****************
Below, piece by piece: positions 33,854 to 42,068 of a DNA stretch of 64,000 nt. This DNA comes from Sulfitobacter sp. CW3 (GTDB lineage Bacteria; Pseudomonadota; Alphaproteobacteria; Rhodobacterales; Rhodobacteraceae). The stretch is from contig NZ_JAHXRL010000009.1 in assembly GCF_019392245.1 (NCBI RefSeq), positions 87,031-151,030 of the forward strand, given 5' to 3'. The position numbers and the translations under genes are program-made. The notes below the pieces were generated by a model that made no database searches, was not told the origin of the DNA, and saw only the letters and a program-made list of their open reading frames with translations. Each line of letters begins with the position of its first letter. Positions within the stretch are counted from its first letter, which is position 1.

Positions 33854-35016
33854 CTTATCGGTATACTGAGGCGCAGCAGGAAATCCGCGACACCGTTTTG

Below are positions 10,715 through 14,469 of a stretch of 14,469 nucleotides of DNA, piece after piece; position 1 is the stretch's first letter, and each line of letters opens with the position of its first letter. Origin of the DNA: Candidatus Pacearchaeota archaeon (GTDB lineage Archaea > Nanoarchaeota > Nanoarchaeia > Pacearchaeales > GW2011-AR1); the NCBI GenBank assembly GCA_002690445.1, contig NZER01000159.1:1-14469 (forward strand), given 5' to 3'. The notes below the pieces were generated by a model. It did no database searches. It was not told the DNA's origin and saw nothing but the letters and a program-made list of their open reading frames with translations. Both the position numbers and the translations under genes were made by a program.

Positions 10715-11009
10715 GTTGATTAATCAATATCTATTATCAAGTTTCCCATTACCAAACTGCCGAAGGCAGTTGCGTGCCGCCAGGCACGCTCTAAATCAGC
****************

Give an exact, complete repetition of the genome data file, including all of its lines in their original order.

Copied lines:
Below, piece by piece: positions 33,854 to 42,068 of a DNA stretch of 64,000 nt. This DNA comes from Sulfitobacter sp. CW3 (GTDB lineage Bacteria; Pseudomonadota; Alphaproteobacteria; Rhodobacterales; Rhodobacteraceae). The stretch is from contig NZ_JAHXRL010000009.1 in assembly GCF_019392245.1 (NCBI RefSeq), positions 87,031-151,030 of the forward strand, given 5' to 3'. The position numbers and the translations under genes are program-made. The notes below the pieces were generated by a model that made no database searches, was not told the origin of the DNA, and saw only the letters and a program-made list of their open reading frames with translations. Each line of letters begins with the position of its first letter. Positions within the stretch are counted from its first letter, which is position 1.

Positions 33854-35016
33854 CTTATCGGTATACTGAGGCGCAGCAGGAAATCCGCGACACCGTTTTG

Below are positions 10,715 through 14,469 of a stretch of 14,469 nucleotides of DNA, piece after piece; position 1 is the stretch's first letter, and each line of letters opens with the position of its first letter. Origin of the DNA: Candidatus Pacearchaeota archaeon (GTDB lineage Archaea > Nanoarchaeota > Nanoarchaeia > Pacearchaeales > GW2011-AR1); the NCBI GenBank assembly GCA_002690445.1, contig NZER01000159.1:1-14469 (forward strand), given 5' to 3'. The notes below the pieces were generated by a model. It did no database searches. It was not told the DNA's origin and saw nothing but the letters and a program-made list of their open reading frames with translations. Both the position numbers and the translations under genes were made by a program.

Positions 10715-11009
10715 GTTGATTAATCAATATCTATTATCAAGTTTCCCATTACCAAACTGCCGAAGGCAGTTGCGTGCCGCCAGGCACGCTCTAAATCAGC